Our Boston drunk driving accident lawyers know that an alcohol-related car accident can result in serious injury or death.
The Boston Globe is reporting that Bridgewater woman has been sentenced to two and half years in prison in connection with a fatal drunk driving accident that occurred in Norfolk County Massachusetts in 2011.
The driver was charged with operating under the influence (OUI), which is the term for a DUI in Massachusetts General Laws, homicide while operating a motor vehicle under the influence of intoxicating liquor of drugs, negligent operation of a motor vehicle, and other related serious traffic offenses.
Accord to court documents, the driver was operating her motor vehicle while under the influence of alcohol when she crashed her car into another vehicle. Two people were seriously injured and another victim was killed in the tragic crash.
Under the terms of the sentence, the defendant is to serve one year behind bars and the remaining 1.5 years will be suspended. This means, if she violates her probation after serving the first year, the judge can impose the remaining year and a half of her sentence.
Under Massachusetts law, a person sentenced to 2.5 or less does not have to go to a Massachusetts Correctional Institution (MCI) – what we normally think of as state prison. Instead, her sentence will likely be carried out the Norfolk County House Jail located in Dedham, Massachusetts.
Victims or their families should contact a Boston drunk driving accident lawyer as soon as possible to discuss the facts of a specific case. There may be a possibility of not only recovering from the drunk driver or their insurance company, but also from the person whose business served the defendant to the point of intoxication knowing that they intended to get behind the wheel of a car in that condition.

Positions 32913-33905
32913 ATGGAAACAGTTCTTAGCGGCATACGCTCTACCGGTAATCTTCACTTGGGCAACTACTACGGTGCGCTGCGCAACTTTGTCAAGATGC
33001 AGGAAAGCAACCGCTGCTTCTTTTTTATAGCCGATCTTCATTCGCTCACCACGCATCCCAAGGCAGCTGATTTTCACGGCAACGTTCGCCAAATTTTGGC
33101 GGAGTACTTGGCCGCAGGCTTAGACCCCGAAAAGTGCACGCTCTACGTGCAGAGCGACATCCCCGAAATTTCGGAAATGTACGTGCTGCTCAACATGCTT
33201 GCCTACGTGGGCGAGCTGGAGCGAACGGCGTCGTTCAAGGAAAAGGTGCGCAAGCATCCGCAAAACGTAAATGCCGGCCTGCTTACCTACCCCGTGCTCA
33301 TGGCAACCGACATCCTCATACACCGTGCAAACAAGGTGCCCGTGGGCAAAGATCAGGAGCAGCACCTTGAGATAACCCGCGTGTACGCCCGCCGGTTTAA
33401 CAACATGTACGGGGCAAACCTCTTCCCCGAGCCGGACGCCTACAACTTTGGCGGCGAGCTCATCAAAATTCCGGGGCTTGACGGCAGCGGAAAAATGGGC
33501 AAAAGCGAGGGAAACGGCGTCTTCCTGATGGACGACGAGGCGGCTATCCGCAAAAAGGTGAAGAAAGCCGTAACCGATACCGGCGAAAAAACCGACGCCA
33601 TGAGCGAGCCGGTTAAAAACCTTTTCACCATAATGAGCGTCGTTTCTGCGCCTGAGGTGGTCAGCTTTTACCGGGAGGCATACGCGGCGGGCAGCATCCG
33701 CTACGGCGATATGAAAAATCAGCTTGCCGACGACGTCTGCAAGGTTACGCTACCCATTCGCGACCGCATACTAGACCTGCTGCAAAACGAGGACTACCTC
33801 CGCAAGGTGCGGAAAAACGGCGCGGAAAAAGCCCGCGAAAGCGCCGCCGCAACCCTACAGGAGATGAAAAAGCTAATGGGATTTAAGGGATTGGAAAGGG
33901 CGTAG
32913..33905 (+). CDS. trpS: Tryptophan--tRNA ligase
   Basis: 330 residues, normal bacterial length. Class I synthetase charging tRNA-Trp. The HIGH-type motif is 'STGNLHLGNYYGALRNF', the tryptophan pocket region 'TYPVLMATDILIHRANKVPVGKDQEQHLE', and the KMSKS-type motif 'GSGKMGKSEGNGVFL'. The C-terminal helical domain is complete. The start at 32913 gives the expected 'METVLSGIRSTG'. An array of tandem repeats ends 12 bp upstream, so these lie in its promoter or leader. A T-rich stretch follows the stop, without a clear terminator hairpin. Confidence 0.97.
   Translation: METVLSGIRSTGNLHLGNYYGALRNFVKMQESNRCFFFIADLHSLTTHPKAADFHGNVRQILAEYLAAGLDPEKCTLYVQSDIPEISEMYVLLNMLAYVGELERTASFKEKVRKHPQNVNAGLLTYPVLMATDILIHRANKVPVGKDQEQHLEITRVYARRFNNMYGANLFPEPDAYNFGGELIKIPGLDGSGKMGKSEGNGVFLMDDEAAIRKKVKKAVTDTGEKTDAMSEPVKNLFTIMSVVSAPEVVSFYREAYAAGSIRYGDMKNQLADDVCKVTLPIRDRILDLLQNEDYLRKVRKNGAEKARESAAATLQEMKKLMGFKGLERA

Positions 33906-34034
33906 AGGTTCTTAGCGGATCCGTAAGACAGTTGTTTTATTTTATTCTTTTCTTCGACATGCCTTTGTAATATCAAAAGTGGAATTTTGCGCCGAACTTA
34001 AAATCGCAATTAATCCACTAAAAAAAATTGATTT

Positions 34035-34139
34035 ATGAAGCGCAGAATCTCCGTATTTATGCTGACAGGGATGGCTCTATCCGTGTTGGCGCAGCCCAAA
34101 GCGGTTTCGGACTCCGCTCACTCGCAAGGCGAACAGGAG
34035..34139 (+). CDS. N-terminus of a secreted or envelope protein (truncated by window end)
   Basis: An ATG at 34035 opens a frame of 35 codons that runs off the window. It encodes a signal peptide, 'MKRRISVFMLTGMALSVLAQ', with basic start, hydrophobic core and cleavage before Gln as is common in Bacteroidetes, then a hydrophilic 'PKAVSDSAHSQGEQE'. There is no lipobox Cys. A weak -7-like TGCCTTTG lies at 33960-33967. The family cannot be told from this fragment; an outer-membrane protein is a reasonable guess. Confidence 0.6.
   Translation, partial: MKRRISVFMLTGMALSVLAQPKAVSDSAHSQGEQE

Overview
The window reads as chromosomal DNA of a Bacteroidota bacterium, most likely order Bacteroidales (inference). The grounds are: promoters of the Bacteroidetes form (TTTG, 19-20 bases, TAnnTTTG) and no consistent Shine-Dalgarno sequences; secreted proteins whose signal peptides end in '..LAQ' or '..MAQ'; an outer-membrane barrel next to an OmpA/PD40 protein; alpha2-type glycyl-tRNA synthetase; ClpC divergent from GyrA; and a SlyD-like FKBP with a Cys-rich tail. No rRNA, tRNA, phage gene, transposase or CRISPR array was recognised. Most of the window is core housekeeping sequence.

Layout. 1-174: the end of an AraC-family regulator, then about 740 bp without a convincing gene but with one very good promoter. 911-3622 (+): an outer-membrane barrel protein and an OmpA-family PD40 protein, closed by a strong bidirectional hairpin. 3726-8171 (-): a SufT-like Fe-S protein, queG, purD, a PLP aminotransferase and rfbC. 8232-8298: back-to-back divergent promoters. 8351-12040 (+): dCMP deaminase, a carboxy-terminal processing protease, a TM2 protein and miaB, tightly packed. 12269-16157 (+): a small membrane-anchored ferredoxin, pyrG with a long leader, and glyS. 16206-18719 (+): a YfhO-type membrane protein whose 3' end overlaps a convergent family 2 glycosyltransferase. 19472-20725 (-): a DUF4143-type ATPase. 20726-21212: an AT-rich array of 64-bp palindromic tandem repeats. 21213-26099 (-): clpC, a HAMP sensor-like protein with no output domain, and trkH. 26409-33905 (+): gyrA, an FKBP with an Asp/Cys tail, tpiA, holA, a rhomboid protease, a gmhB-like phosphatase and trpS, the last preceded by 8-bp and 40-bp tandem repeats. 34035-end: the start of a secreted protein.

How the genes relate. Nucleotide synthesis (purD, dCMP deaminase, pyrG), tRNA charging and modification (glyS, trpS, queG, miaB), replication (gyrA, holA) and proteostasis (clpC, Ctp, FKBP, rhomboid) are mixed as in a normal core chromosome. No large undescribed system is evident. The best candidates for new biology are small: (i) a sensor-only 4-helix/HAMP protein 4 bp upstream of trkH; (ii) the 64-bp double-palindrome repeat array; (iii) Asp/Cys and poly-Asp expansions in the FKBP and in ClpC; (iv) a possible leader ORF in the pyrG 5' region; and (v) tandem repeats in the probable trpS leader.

This area of drunk driving accident law is known as dram shop or social host liability. Under this theory of liability, a person who is serving alcohol has a duty to protect other persons with whom the drinker may come into contact while intoxicated. For example, a bartender could be held liable for serving a person to the point of intoxication if he or she knows or should have known that person is driving himself or herself home at the end of the night.
At first, it may seem unfair to hold a bartender responsible for the actions of a drunken customer he doesn’t know. The logic behind this type of liability is that, if the bartender knows that the drunken customer is planning on driving, it is predictable that the person will cause an accident, because it is well known that alcohol impairs one’s ability to drive. The bartender is also the person with the best chance of preventing an accident by cutting off the customer before they get to the point of intoxication. It is for that reason that the bartender, and, more importantly for the victim, the bar owner, may be held liable for any injuries caused.
If you have been injured in a Boston drunk driving accident, call for a free and confidential appointment at (617) 777-7777.
Woman sentenced in connection with fatal 2011 drunk driving accident, July 17, 2014 Boston Globe
More Blog Entries:
Stafford v. Roadway – Social Host Liability Weighed, July 1, 2014, Boston Drunk Driving Accident Lawyer Blog